Sunday, March 13, 2016

History - The fictional stories of Muhammad - Moses (part 3)

This is a continuation of a multi-post article. You can read the first post here. You can also find the previous post here. This is also part of a larger series called "The Koran from a Christian perspective." You can find other posts in this series here.
Because of the signs Moses performed and the plagues God sent upon Egypt, Pharaoh relented and let the Children of Israel go.
"Also We revealed unto Moses, 'Go with My servants by night; strike for them a dry path in the sea, fearing not overtaking, neither afraid.' Pharaoh followed them with his hosts, but they were overwhelmed by the sea; so Pharaoh had led his people astray, and was no guide to them." (Koran 20:79)
The context of this verse in the Koran has Moses in the presence of Pharaoh. Moses throws down his staff and it becomes a serpent. The magicians try the same, and their staffs also become serpents, but Moses' serpent eat up the magician's serpents. In the end, Pharaoh refused to believe Moses' signs while the magicians believed.

However, the Jewish text places the release of the Israelites, not at the first meeting between Moses and Pharaoh, when Moses performed this sign, but after the last plague, the slaughter of the firstborn.
"Now it came about at midnight that the Lord struck all the firstborn in the land of Egypt, from the firstborn of Pharaoh who sat on his throne to the firstborn of the captive who was in the dungeon, and all the firstborn of cattle. Pharaoh arose in the night, he and all his servants and all the Egyptians, and there was a great cry in Egypt, for there was no home where there was not someone dead. Then he called for Moses and Aaron at night and said, 'Rise up, get out from among my people, both you and the sons of Israel; and go, worship the Lord, as you have said.'" (Exodus 12:29-31)
All this happened because of the hardness of Pharaoh's heart that the oppression of the Israelites. The Koran records.
"So We took vengeance on them, and drowned them in the sea, for that they cried lies to Our signs [treated our signs as falsehoods] and heeded them not." (Koran 7:132)
Every judgment Muhammad sees the the ancient scriptures he perceives as stemming from the people's refusal to believe the prophet. In this way, the retelling of Jewish stories are self-serving to Muhammad. He is constantly warning the people of what will happens to those who disbelieve the prophet. However, the judgment on Pharaoh, his army, and the people of Egypt was not because Pharaoh disbelieved Moses, but because of their oppression of the people of God and their hardness of heart towards them.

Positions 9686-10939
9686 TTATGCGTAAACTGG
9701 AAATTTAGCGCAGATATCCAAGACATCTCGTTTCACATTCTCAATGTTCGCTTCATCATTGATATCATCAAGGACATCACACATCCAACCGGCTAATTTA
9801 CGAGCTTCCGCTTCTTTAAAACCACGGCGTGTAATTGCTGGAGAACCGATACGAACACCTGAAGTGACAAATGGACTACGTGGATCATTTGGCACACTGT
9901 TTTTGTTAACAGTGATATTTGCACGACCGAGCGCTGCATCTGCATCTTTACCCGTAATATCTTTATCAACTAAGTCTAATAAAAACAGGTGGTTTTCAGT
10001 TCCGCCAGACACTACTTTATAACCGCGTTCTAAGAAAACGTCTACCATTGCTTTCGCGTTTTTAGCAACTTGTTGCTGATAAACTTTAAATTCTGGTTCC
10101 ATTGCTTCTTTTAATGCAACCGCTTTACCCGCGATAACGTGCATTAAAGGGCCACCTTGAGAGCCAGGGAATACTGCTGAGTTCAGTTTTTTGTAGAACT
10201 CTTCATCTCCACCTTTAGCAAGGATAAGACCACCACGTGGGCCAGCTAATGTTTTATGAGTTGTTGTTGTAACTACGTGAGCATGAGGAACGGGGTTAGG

"The Lord said, 'I have surely seen the affliction of My people who are in Egypt, and have given heed to their cry because of their taskmasters, for I am aware of their sufferings. So I have come down to deliver them from the power of the Egyptians.'" (Exodus 3:7-8)
The truth is, we are not judged because we believe of disbelieve the prophet or apostle, but we are judged because of the sin and evil that is in our hearts. These are the things that bring judgment down upon us, not whether or not we believe the messenger.

While in the wilderness, as Moses ascended the holy mountain to receive the Law, the people worried that Moses had been gone so long, so they proceeded to make an idol that it might be their God and may lead them, seeing that Moses had left and appeared not to be coming back again.
"We have not failed in our tryst [promise] with thee,' they said, 'of our volition [accord]; but we were loaded with fardels, even the ornaments of the people, and we cast them, as the Samaritan [Samiri] also threw them, into the fire.' (Then he brought out for them a Calf, a mere body that lowed; and they said, 'This is your god, and the god of Moses, whom he has forgotten.'... Moses said, 'And thou, Samaritan [Samiri], what was thy business [motive]?' 'I beheld what they beheld not,' he said, 'and I seized a handful of dust from the messenger's track, and cast it into the thing. So my soul prompted me.'" (Koran 20:90, 96)